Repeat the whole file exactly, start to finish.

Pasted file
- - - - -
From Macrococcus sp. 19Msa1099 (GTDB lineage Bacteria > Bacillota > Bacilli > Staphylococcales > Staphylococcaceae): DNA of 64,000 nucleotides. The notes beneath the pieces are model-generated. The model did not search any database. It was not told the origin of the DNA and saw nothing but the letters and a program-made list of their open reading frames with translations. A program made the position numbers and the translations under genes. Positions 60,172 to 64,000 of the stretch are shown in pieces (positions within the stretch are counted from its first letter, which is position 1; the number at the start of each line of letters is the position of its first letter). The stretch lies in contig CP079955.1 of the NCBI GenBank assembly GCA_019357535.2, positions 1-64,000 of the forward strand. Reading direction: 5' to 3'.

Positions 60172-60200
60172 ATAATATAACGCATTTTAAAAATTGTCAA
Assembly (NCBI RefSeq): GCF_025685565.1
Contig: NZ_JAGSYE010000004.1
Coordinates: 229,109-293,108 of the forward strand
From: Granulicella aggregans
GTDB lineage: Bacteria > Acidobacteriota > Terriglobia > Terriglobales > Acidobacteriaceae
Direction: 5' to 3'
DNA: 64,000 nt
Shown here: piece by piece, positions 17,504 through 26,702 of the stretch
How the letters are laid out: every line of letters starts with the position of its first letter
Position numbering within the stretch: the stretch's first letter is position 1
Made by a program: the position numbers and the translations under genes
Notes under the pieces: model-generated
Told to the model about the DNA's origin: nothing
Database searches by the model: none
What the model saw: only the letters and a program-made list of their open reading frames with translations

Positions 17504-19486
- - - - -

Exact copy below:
From Macrococcus sp. 19Msa1099 (GTDB lineage Bacteria > Bacillota > Bacilli > Staphylococcales > Staphylococcaceae): DNA of 64,000 nucleotides. The notes beneath the pieces are model-generated. The model did not search any database. It was not told the origin of the DNA and saw nothing but the letters and a program-made list of their open reading frames with translations. A program made the position numbers and the translations under genes. Positions 60,172 to 64,000 of the stretch are shown in pieces (positions within the stretch are counted from its first letter, which is position 1; the number at the start of each line of letters is the position of its first letter). The stretch lies in contig CP079955.1 of the NCBI GenBank assembly GCA_019357535.2, positions 1-64,000 of the forward strand. Reading direction: 5' to 3'.

Positions 60172-60200
60172 ATAATATAACGCATTTTAAAAATTGTCAA
Assembly (NCBI RefSeq): GCF_025685565.1
Contig: NZ_JAGSYE010000004.1
Coordinates: 229,109-293,108 of the forward strand
From: Granulicella aggregans
GTDB lineage: Bacteria > Acidobacteriota > Terriglobia > Terriglobales > Acidobacteriaceae
Direction: 5' to 3'
DNA: 64,000 nt
Shown here: piece by piece, positions 17,504 through 26,702 of the stretch
How the letters are laid out: every line of letters starts with the position of its first letter
Position numbering within the stretch: the stretch's first letter is position 1
Made by a program: the position numbers and the translations under genes
Notes under the pieces: model-generated
Told to the model about the DNA's origin: nothing
Database searches by the model: none
What the model saw: only the letters and a program-made list of their open reading frames with translations

Positions 17504-19486